Nov 10, 2004
The import of EDUSAT
The launch of EDUSAT by ISRO in Sep,2004 has been viewed by media mostly as a technological feat. Not many are aware it’s part of a grand strategy India has been knitting together since 1975, to take education to everyone. Few countries have prioritised education as India has done.
The Satellite Instructional Television Experiment [SITE] of 1975-76, using an American satellite, whetted India’s appetite for technology driven education. 2400 villages were served with information on hygiene, health and family planning. It met with enthusiastic participation. It was hailed then, as the largest sociological innovation on earth.
By 1983, India’s own INSAT series of satellites were being pressed into service for various uses, education being among them. INSATs went on to train Indian universities to prepare content for remote delivery. The Vishveshwariah Technological University in Karnataka, the Y B Chavan State Open University in Maharashtra and the Rajiv Gandhi Technical University in Madhya Pradesh have for over a decade now, been delivering remote lectures to units affiliated to them.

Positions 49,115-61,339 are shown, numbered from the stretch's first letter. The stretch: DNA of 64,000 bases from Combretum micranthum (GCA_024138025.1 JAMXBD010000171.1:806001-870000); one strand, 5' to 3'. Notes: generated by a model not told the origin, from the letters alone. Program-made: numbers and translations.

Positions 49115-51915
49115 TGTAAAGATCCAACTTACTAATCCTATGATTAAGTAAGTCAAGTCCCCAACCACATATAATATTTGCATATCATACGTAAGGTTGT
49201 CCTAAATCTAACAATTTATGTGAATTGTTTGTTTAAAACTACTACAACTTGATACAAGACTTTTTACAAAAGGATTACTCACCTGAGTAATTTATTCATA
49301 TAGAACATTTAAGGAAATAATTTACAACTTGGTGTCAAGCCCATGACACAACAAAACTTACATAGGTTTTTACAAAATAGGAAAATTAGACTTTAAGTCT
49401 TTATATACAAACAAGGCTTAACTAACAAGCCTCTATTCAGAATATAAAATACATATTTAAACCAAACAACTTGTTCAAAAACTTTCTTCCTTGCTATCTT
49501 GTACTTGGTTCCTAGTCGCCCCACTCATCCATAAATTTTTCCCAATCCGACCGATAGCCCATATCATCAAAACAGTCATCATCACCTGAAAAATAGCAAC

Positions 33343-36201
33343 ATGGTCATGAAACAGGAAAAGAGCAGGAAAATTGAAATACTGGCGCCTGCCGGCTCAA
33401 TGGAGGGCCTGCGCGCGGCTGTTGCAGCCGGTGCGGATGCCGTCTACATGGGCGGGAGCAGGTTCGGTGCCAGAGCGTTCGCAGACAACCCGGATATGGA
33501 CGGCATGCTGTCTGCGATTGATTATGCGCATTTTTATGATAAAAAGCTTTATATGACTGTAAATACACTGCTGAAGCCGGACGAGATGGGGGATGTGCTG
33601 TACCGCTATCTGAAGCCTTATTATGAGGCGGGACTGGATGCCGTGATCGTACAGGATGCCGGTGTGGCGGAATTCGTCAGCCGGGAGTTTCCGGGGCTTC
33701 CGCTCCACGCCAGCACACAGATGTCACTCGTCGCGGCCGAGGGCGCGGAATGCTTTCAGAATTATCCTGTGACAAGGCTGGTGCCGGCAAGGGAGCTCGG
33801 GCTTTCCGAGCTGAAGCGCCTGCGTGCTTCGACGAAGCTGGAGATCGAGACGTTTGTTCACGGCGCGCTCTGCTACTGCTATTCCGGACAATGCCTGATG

In 1985, the Indira Gandhi National Open University [IGNOU] was inaugurated to serve off-campus students through correspondence courses. Course materials printed on paper are mailed to over 600,000 students country wide. They are given face-to-face spells of education periodically in 504 study centres. IGNOU has become immensely popular and its courses are valued in several developing countries today. It has also kept abreast of technological developments and has been deploying its content through them. Several websites have also sprung up to assist IGNOU students.
Use of satellites for education continued steadily, until 2002, when India took the momentous decision to dedicate an exclusive geo-synchronous satellite for education. That was the birth of EDUSAT. It is unlikely that any other country made such a decision, before it became affluent.